NEVER APOLOGIZE …unless you drop a brick on their toe. Never let them see you internally criticizing yourself.
NEVER CRITICIZE anything at an audition.
PERIOD. A very talented middle-aged actor commented recently to the casting director at an audition that his sides for a popular TV show audition didn’t give him much to work with. Moral: Well, the sides probably were anemic. But the show is a hit. And guess who will never perform on it! An audition is not a place to express or even think contempt for the show, the script, the stars, the director, the theatre company, the house. NADA.
NEVER MAKE ASSUMPTIONS.
Maybe they laughed, cried, applauded. But never make a statement that even hints that you assume you will be cast. One actor recently had a superb audition. His parting shot at his callback was, “I really look forward to working on this role.” BAD EXIT. Better choice: “It’s so nice to have met you.” Memorize that line. It works 65% of the time! Oh yes, the actor looking forward to working on the role was not cast. Now he may not have been cast for 29 other reasons but that parting line surely did not help. Too arrogant. Too presumptive.
Walk in. Quickly “read” the attitude of the casting table. And fit your tone to it. Regardless of their atmosphere, give a killer performance. (Think of it as a performance, not an audition.) Exit with pride and dignity even if that is the best acting you have to do!
You can rarely know “what they want” or “what they are looking for” so don’t waste your time trying to figure it out. Be spectacular in your presentation of self and jaw-dropping in your presentation of the material. You can “read” their mood as you enter but I urge you to focus more on you than on them. Pick up cues from them and shift gears if you see they are into “ice” and you have entered with “fire.”
Adjust, – BUT DO NOT LOSE YOUR ENERGY. DO NOT TRY TO BE ACCOMMODATING.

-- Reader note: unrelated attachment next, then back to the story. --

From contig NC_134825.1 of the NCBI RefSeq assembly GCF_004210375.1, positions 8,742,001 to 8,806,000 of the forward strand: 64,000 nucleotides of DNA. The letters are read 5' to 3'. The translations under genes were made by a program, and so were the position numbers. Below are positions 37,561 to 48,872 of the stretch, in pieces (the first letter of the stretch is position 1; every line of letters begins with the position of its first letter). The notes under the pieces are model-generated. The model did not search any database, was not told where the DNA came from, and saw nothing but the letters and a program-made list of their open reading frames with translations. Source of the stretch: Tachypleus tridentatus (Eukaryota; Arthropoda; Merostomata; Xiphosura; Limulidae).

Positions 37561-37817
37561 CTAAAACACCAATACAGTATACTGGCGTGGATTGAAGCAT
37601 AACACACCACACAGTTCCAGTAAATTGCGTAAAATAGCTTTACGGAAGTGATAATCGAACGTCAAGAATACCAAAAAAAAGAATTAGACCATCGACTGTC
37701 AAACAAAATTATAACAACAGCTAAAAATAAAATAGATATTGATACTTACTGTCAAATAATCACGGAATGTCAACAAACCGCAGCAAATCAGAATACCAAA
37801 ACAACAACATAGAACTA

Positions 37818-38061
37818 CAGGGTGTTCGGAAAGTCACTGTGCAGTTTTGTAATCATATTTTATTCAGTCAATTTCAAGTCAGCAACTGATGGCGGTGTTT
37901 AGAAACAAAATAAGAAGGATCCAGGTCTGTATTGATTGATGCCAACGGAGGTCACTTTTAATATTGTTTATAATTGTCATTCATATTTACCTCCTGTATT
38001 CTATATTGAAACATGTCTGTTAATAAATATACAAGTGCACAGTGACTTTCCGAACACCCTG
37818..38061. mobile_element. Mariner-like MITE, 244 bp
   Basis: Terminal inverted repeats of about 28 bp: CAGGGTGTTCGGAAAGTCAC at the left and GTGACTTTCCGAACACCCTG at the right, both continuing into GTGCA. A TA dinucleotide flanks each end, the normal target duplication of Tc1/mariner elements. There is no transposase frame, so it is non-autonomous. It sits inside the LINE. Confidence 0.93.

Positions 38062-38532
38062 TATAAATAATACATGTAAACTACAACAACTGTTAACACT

Sycophants may appeal to some divas and stars but not to an audition committee. Remember the bottom line in their mind is “Will this person bring people into the theatre?” And a close second question is “Will this person be someone we can work with?” Pleasant, yes. Sycophant, no.
If you get a callback, great. If you get cast, greater. If neither, look in the mirror carefully. What did you do or not do either in the beginning, the reading/monologue, or the exit? You may never know why you weren’t cast. But find out (from the mirror) what you did that contributed to that decision. Auditioning is totally within your control. Casting is not.
And last, go to every open call, every rinky tink audition you can. There is nothing like experience to teach you how to audition. And it’s better to get that experience at projects that do not make or break a career. Learn self-examination. The rule is “Forget an audition as soon as it is over and go on to the next one.” I totally disagree. Examine that audition as if it had happened to someone else. Self-examination should lead to insight and insight should lead to polish. Don’t be defensive about your work when you look in the mirror. Don’t be too harsh, or too tender. Try to look for the truth about yourself as an auditioner.
Back to the opening paragraph. If acting is NOT a passion that spills over into your auditioning, then seriously consider some other aspect of the profession or some other profession. Allow the green force–Dylan Thomas again–THAT ENERGY OF LIFE THAT PERMEATES EVERY CELL to drive through you. We all have it or we would be dead. Most people do not know it exists. Most people have never thought about it. Most people have never recognized its force. Even more people do not use its force. But it is there. Forked lightning.